Importance of Fodder for Successful Dairy Farming

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Dairy farmers spend most of their money on feeding their animals for growth. Approximately 60% of all expenses on dairy farming are spent on the provision of appropriate feed accord- ing to the requirements of animals.

God Almighty has blessed dairy farmers with different kinds of fodder for the health of his animals and to make his business profitable. He can provide the best quality of feed to his animals with comparatively less expense.

 

Fodder for Animals:

  1. The cheapest source of
  2. Fodder provides a variety of  important
  3. Fodderprovides animals their favourite feed, throughout the 
  4. Excessive fodder can be easily stored for seasons when there is a shortage of

 

Types of Fodder:

God Almighty has blessed man with various kinds of fodders according to the needs of the animals in different seasons. For instance, wintertime fodders have a higher protein con- tent to help tolerate a cold climate; in the summertime fodders contain less protein to counter the ill effects of  high temperatures. These fodders can be divided according to   the productive age of the fodders and different seasons, as listed  below:

 

  1. Multicut/ evergreen fodders
  2. WinterFodders
  3. SummerFodders

 

Evergreen  Fodders (Perennial):

This is the fodder which is planted once only and may be utilized all year long or even for many years. These fodders are lucern, mott grass, sudan grass, etc.

 Fodders of the Winter Seasons:

These fodders are grown at the beginning of winter. They ensure provision of fodder in the cold season and reaches maturity in summer. These fodders are barseem, oats, rye grass etc.

Fodders of the Summer Seasons:

These fodders are grown at the beginning of summer. They ensures provision of fodder till the beginning of the winter season. These fodders are maize, sorghum, millet  etc.

 

Nutritional Value of Different Fodders

Fodder Name

Proteins (percent)

Berseem

 

Lucern

 

Oats

 

Maize

 

Sorghum

 

Millet

 

Perennials

 

Sudan grass

 

Junter

 

Mustard

 

Mott grass

 

 

The Schedule of Permanent Provision of Fodders to the Cattle:

 

 

Fodder Name

Time of Cultivation

Harvesting Time

Berseem

25 September to October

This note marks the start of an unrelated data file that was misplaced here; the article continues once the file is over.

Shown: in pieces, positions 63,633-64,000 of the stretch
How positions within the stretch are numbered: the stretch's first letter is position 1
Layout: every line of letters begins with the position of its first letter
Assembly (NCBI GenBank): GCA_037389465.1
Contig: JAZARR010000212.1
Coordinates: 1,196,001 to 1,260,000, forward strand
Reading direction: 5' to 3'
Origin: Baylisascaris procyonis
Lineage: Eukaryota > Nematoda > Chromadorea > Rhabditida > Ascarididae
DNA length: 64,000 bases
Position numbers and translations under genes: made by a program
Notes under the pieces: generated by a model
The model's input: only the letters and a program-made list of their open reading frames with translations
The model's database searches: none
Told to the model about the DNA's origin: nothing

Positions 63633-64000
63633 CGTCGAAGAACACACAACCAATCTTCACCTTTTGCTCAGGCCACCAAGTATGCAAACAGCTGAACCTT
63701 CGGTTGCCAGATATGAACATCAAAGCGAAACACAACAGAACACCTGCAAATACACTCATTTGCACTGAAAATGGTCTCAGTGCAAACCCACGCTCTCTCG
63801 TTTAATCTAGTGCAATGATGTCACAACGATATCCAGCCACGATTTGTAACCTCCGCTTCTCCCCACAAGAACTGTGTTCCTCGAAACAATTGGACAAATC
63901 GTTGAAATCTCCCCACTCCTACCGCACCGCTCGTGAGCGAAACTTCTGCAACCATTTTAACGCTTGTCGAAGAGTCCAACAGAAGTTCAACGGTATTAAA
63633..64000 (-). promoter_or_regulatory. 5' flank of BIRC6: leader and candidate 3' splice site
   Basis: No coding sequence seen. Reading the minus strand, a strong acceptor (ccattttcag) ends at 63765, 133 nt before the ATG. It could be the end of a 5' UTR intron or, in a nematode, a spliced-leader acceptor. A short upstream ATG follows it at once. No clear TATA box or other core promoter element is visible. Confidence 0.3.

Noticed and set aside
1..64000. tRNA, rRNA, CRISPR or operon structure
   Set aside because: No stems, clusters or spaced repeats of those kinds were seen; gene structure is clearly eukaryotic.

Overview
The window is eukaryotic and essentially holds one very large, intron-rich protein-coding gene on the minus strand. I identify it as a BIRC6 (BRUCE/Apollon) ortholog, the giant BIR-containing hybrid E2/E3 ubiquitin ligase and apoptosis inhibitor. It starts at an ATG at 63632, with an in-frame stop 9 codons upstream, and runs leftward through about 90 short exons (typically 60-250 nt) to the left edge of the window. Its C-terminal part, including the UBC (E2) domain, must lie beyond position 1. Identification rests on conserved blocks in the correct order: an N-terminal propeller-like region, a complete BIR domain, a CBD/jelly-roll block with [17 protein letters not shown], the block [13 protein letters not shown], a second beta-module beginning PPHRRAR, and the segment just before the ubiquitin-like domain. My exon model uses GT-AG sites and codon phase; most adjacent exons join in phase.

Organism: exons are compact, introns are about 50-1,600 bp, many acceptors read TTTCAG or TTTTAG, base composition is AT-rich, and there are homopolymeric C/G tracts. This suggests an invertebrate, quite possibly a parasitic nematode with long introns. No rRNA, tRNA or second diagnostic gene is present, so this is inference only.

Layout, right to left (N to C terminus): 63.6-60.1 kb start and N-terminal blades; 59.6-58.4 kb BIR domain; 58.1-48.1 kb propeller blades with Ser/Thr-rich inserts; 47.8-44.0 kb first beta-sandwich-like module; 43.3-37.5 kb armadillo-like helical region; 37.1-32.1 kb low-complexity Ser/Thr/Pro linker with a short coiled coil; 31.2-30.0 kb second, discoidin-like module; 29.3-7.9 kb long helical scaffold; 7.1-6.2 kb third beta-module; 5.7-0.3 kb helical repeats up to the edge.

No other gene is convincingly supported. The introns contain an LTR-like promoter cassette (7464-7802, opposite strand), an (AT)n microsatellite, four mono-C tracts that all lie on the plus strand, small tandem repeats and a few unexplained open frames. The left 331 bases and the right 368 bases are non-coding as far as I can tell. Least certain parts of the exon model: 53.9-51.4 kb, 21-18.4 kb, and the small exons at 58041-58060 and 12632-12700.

November to May

Lucern

15 September to October

Permanent yield from December for 3 years, after every 45 days

Oats

October to December

January to May

Rye grass

October to December

December to April

Maize

February to September

May to December

Sorghum

March to May

June to November

Perennials

March to May

May to October

Millet

April to September

June to November

Gwar

April to July

June to November

Mott grass

February to March, July to August

May to November

Modern Trends in the Production of Fodder:

 

  1. Selectionof fodder with higher nutritional value
  2. Preferencefor fodder with a higher per acre production
  3. Preference for (multicut)fodder
  4. Preference for fodder which can be easilypreserved/stored

 

Important Factors that Increase per Acre Production of Fodder:

 

 

  1. Seeds which produce highyield
  2. Timelycultivation according to schedule
  3. Timely use of balanced fertilizers andwater
  4. Timely use ofinsecticides
  5. Timelyharvesting

    Use of crop residues and bye-products:

     

    It is important to reduce expenses on the farm to a suitable level to make the dairy busi- ness a successful industrial unit. This aim can be achieved by using the inexpensive resi- dues of crops in a better way, because they constitute  2/3 the amount of total production  of grains. These residues include wheat chaff, maize stems and cobs etc. It can be pur- chased at a low price at the time of their harvesting. Its nutritional value can be easily increased by mixing it with urea, molasses and mineral mixture.

    According to NARC, the nutritional value of wheat straw for animal feed can be increased according to the following formula:

     

     

    Wheat straw

    100 kg

    Urea

    4 kg

    Water

    50 litres

    Molasses

    15 litres

    Mineral mixture

    2 kg

     

    According to the UAF, the nutritional value of maize cobs can be increased consider- ably according to this formula:

    Maize cobs

    100 kg

    Urea

    4 kg

    Water

    50 litres

    Molasses

    15 kg

    Mineral mixture

    2 kg

    Hurdles in Continous Provision of Fodder and How to over- come them: